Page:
There are a couple of distinct narratives going on here. We actually start in the Middle East, where a soldier named Sam Wingo is hauling a very precious cargo to a carefully planned destination. His operation goes sideways when he is met by men claiming to work for the CIA, who tell him the plans have been changed. He escapes from them, but loses the cargo, which is a whole lot of money in Euro bills. Back home he is held responsible for it, and has to go to ground to try and find out what really happened. His adventures while getting back to the States form interludes in the main story.

When his high school age son, Tyler, is told that his father is dead, missing in action, he is devastated and runs off into the night, which is where our detectives almost run him over in the middle of a pounding rainstorm.

It turns out, just a bit later on, that Tyler has received a coded email message from his father with a time and date stamp well after the day he was supposed to have died. Tyler decides to hire King and Maxwell to find out what is really going on.

Almost as soon as they take the case, weird things start happening. Homeland Security comes down on them like a ton of bricks. The FBI suddenly takes an interest in their doings. They start spending time in interrogation rooms being questioned and threatened, but no charges are ever laid.

Aside from officialdom, they find themselves the targets of a hit squad made up of former military types who do not hesitate to unload on them in a mall food court, killing a mall cop, and wounding another, along with King’s ex, who was meeting with them at the time.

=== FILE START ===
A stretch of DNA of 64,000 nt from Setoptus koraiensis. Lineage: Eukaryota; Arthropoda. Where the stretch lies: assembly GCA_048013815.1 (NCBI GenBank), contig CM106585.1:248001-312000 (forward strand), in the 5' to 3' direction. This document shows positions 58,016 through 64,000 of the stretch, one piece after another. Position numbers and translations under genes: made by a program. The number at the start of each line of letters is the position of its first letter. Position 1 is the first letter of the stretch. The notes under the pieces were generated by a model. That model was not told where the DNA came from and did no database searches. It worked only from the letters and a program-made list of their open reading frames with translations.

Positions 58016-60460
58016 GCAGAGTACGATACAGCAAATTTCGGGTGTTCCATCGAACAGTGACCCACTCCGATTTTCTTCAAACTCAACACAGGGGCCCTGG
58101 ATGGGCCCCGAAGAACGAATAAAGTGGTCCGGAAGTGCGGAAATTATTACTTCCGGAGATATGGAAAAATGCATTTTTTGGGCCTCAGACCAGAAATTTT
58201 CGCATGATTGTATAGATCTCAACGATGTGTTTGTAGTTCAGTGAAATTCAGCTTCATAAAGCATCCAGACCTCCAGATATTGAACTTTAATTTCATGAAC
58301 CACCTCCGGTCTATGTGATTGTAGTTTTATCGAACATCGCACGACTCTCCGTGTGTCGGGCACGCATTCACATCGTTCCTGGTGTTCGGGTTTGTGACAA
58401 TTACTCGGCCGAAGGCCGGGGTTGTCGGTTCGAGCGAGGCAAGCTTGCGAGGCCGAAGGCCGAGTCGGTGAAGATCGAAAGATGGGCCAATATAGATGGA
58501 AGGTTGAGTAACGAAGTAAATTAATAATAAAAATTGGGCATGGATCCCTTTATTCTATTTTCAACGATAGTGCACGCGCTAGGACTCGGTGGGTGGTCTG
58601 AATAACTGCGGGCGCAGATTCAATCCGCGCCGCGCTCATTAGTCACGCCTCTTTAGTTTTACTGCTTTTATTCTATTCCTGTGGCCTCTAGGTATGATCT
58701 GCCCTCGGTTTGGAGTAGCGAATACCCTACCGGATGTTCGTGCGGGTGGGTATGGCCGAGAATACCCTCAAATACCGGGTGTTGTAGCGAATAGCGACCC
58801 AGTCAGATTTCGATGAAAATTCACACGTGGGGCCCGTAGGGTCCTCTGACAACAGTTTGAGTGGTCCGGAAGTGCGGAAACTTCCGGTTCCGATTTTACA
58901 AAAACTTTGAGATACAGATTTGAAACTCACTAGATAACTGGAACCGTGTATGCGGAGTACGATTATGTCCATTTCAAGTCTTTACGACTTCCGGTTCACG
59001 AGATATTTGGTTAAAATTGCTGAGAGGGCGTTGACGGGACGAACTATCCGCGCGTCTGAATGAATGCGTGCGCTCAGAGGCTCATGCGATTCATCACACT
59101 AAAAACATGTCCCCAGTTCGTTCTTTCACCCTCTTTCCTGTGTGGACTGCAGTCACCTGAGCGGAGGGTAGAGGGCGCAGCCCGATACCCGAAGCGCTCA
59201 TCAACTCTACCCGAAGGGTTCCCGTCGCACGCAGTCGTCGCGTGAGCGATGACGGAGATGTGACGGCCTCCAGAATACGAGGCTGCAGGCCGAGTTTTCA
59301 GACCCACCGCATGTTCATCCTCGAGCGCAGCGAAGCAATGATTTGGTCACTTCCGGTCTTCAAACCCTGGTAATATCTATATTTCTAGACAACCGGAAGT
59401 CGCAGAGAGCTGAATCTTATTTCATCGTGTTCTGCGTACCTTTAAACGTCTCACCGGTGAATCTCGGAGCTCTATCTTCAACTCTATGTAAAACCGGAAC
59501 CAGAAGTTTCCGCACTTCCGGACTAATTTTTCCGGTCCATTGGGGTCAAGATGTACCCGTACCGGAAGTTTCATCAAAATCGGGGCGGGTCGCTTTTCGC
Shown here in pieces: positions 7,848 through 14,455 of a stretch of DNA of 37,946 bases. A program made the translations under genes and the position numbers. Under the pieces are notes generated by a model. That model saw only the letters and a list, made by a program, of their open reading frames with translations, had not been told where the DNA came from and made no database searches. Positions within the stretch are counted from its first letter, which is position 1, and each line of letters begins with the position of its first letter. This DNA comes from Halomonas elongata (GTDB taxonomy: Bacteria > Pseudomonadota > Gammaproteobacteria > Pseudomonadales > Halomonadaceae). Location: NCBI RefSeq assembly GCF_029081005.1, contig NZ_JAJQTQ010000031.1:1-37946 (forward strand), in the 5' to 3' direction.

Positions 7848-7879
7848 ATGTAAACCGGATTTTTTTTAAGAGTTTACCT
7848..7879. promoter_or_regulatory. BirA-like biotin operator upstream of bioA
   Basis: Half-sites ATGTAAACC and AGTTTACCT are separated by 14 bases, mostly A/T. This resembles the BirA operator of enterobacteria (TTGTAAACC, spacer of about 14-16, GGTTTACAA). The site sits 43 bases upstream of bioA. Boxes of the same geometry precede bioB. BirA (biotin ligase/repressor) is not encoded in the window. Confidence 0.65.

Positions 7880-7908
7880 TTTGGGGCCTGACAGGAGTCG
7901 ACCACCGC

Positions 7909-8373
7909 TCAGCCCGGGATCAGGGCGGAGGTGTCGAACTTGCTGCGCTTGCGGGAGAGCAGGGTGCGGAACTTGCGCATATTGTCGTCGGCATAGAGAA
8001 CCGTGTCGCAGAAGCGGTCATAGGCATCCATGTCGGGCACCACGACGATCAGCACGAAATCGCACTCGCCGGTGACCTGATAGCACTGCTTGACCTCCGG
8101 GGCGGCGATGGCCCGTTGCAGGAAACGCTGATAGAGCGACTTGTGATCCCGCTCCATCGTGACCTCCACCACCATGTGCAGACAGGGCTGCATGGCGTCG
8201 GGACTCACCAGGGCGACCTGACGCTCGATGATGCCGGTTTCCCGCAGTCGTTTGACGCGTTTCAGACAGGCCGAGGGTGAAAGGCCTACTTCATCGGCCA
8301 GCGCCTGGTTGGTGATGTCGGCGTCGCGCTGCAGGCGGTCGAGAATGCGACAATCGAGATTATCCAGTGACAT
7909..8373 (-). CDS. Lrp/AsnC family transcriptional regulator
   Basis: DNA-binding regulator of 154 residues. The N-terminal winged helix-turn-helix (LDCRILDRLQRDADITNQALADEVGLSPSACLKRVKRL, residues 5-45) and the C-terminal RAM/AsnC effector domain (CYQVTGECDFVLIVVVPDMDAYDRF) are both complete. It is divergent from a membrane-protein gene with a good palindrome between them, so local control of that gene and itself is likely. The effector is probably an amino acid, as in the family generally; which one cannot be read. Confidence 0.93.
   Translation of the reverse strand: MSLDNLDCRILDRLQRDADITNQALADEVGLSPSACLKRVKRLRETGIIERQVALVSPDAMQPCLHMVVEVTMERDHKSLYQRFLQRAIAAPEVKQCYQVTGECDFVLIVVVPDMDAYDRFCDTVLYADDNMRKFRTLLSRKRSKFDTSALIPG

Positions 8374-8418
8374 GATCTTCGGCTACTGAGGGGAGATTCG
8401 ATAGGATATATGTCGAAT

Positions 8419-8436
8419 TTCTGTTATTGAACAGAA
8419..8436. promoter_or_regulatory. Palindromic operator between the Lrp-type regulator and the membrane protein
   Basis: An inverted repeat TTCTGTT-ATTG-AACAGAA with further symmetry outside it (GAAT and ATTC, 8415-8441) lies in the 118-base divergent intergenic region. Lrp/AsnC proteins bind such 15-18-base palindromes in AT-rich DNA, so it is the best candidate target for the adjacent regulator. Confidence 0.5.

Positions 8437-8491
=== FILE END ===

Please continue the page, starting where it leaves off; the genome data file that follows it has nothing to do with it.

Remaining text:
In a third strand of the narrative, we spend time with the mysterious mastermind behind all this, who has very personal reasons and goals what has nevertheless become an operation with international ramifications.

There are many twists and turns in this tale, a number of shoot-outs and no end of complex skullduggery.

The use of two readers is a nice touch. Ron McLarty handles the main narration and all the male voices, of course. There are a good half dozen of those, from older military types all the way back to Tyler Wingo. There is also a former client of theirs named Edgar Roy, whose computer and code breaking skills are instrumental in solving the case.

Orlagn Cassidy provides the voices for all the women. Again, this ranges from the hard edged Maxwell to lascivious Dana, several other wives, Tyler’s stepmother and his high school sweetheart.

As there is a lot of conversation in this book, having two readers was a good plan and both of them have a lot of work to do.

This was a great book to listen to on a recent road trip. I had read several of Baldacci’s Camel Club mysteries, but this series has a different flavour.

 

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Bookends: Globe trotting in order to follow the money January 28, 2016

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Bookends: Globe trotting in order to follow the money

By Dan Davidson

July 29, 2015

– 787 words –

 The Water Rat Of Wanchai and The Dragon Head Of Hong Kong

By Ian HamiltonWater Rat

584 pages

Anansi

$14.54

Kindle edition- $9.99